Tuesday, August 16, 2016

Tim Holtz Village Dwelling - Tips on making these little houses

I've been making little cardboard houses for about a year and half. Most of the time I make them from templates that I draw and cut out myself.  Lately, though, I have been making the little houses from the Tim Holtz Village Dwelling series. He started out late last year with the first one called "Village Dwelling". It is a simple die with a gable front, a door in the middle flanked by 2 windows. Shown below is a simple (undecorated) house that I made from this die.



The next major variation on this series is the "Village Brownstone". My first house that I made from this was a Christmas church with the bell tower addition.



Soon a new addition called the Village Manor will be coming out and I cannot wait because it will bring a whole new dimension to these little houses.

But in the meantime, I have learned some tricks that help in the construction and customization of these little houses.

1. Use cardboard for longevity

Since I make all my little houses to sell, I want them to last for a long time so I make them out of cardboard rather than card stock. I think it would be easier to score the folds, glue things together if made from card stock or scrapbook paper, but the houses would not be nearly as sturdy. And I always reinforce the cardboard with an extra layer behind each wall. The weakest wall is the wall with the door because there is only a small strip that maintains the form of the house. Sometimes I glue an extra little strip there to make sure the house stays square.


See the extra strips below the door on this halloween house. The house was curving under the door so I added extra strips to keep the front wall straight.

2. Make a larger roof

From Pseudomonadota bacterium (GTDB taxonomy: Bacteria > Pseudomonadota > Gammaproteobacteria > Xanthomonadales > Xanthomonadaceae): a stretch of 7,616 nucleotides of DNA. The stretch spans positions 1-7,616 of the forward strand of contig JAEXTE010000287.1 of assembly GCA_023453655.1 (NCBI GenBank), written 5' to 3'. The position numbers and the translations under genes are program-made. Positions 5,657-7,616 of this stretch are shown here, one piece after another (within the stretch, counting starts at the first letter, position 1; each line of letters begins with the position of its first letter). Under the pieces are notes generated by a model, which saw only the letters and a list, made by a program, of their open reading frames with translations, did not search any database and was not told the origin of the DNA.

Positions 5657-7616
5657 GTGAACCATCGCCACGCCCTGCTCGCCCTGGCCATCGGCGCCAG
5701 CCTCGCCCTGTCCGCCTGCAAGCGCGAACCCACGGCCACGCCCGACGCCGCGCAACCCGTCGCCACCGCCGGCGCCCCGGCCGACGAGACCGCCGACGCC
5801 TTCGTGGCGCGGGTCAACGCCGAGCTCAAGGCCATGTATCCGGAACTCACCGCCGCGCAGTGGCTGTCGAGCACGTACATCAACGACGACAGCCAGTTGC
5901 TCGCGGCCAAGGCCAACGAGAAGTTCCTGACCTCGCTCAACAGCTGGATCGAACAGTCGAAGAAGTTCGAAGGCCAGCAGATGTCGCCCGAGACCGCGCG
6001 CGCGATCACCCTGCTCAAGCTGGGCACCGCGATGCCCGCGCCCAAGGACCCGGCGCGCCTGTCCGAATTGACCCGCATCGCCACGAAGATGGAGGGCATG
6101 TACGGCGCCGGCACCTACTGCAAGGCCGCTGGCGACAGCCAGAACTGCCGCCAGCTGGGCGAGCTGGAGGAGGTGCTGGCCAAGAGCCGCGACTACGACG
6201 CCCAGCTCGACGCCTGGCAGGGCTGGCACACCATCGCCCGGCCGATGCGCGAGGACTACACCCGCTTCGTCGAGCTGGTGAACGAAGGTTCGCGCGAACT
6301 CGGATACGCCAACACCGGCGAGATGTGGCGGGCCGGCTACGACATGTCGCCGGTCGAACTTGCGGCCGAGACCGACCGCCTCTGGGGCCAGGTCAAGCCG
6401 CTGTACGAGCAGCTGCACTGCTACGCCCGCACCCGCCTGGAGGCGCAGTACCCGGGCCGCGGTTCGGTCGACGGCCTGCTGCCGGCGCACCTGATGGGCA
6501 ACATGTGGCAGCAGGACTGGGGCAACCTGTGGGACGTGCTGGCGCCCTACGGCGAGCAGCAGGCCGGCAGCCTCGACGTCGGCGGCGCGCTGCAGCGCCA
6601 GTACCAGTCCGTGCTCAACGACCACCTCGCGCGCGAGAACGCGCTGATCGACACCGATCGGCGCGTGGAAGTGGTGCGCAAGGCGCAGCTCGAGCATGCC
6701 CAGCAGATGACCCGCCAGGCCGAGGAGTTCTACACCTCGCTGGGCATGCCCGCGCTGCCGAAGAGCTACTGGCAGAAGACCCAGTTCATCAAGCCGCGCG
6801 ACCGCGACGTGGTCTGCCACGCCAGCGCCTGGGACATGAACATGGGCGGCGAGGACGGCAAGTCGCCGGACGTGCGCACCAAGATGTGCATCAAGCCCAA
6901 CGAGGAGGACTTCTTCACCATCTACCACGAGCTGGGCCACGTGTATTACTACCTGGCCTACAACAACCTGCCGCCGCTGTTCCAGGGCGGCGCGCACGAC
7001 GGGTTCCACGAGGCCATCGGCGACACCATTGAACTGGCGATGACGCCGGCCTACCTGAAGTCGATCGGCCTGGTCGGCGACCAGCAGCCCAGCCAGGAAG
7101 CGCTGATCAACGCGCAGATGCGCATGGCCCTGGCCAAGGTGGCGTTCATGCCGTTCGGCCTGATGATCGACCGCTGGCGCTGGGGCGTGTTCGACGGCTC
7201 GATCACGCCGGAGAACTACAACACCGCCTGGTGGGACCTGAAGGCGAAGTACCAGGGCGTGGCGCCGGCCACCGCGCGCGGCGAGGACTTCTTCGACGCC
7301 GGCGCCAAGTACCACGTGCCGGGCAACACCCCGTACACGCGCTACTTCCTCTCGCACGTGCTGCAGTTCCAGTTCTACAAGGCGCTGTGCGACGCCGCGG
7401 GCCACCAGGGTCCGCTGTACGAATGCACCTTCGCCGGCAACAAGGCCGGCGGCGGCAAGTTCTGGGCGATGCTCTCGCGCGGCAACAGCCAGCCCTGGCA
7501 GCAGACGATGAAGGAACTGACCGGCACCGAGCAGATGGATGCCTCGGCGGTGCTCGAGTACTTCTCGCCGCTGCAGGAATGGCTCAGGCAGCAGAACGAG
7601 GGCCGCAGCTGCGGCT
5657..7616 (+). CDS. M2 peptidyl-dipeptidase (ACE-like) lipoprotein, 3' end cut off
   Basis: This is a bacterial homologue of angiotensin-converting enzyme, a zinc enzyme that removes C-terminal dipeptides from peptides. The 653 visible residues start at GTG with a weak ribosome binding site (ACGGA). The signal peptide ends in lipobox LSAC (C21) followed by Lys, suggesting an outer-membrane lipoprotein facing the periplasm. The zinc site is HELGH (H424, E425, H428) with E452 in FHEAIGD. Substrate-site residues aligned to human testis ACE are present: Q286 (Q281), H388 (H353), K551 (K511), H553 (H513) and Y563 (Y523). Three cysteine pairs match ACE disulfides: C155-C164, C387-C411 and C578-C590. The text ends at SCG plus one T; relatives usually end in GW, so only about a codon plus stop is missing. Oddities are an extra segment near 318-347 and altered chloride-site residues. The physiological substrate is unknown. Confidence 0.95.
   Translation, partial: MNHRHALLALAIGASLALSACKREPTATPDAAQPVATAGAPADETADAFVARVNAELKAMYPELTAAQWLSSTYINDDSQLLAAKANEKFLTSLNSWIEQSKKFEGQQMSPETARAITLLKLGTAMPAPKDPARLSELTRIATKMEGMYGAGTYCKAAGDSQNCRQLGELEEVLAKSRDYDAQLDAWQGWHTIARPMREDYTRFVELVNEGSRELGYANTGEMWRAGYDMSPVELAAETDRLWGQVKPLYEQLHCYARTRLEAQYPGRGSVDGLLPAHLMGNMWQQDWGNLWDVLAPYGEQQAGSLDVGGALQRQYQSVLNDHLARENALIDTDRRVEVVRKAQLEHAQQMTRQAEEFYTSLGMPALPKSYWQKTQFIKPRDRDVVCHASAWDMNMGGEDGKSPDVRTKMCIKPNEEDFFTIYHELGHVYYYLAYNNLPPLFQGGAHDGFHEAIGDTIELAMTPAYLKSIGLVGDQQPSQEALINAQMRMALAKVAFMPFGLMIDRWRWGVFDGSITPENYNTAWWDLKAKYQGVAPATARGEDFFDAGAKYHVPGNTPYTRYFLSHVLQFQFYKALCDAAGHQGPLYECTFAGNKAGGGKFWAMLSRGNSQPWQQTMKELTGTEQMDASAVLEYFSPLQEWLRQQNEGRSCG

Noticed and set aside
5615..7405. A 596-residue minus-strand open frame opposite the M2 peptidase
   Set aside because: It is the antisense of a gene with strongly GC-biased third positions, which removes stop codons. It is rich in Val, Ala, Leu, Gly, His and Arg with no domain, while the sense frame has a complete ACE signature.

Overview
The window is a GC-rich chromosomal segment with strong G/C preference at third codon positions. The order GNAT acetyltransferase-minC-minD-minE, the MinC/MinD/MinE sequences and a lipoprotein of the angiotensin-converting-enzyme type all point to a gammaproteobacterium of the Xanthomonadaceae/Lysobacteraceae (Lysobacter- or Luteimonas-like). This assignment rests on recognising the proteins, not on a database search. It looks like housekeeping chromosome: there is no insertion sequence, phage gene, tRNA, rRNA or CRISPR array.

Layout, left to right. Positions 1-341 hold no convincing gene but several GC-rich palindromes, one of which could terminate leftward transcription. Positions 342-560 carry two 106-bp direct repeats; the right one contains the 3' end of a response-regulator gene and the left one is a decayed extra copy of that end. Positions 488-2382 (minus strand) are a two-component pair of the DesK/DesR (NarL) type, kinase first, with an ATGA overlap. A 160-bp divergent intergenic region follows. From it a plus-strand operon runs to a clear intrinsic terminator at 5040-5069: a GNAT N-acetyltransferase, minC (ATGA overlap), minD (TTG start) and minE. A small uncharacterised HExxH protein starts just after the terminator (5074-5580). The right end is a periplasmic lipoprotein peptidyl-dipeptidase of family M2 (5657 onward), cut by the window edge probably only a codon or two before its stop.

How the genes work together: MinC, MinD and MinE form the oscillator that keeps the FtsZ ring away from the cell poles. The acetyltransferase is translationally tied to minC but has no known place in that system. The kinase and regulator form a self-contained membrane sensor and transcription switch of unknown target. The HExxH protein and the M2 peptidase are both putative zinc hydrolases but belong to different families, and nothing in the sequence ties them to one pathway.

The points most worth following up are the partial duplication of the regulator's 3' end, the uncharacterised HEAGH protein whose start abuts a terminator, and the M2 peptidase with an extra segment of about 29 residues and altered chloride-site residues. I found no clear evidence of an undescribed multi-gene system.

I almost always make a larger roof because I like larger overhangs. I use the roof piece that comes with the die as an under roof, but I either cut a larger piece of cardboard and glue it on top or make shingles that extend beyond the borders of the roof. You can see on the little blue house at the top of the post that there is not much of an overhang, but the church roof extends a little further out. Tim Holtz did a great job designing a bunch of features to fit on one die, but size is a limitation. Also remember to paint or cover the visible portion of the overhang before you glue it down.


Upside down house showing the underside of the porch overhang. I didn't paint this one very well, but orange showing through the paint looks ok for a halloween house.


3. Pre-score fold lines before gluing

Pre-score your folds before gluing. Since I use cardboard, a thicker material, I score the folds a little deeper using a ruler and the back side of my craft knife. That way the folds go completely to the edge and fold better.

4. Glue vs. Hot Glue

I use a PVA glue, usually Aleene's Fast Grab Tacky glue, told glue the house together. Most of the demonstrations online use hot glue. Again, because I am making my little houses to last for years, I
think the white PVA glues are the most durable. Most of the people who make reproduction putz houses on the Cardboard Christmas forum use some form of white glue. So my choice is based on what I know to be durable.

5. Use the die cut pieces differently

There are an infinite number of ways to customize your houses, but I'd like to mention a variation that makes the buildings a little more flexible. Instead of cutting a front and back piece you can cut 2 back pieces of either the Village Dwelling or Village Brownstone.

Village Brownstone on the right made with only back pieces

6. Consider making your own base a little larger

Because of the size limitations on the dies, the base that comes with the die is relatively small, I make my own base so I can add more scenery.

7. Fences can make the house

I think fences make a dramatic addition to any little house. Because I want my houses to last for years, I make the fences out of cardboard - 2 or 3 layers. I have some fence punches that will not go through cardboard so for those I glue 4 layers of 65# card stock together to make fences using those particular punches.

You can see on other houses on my blog how the fence really helps make the house.

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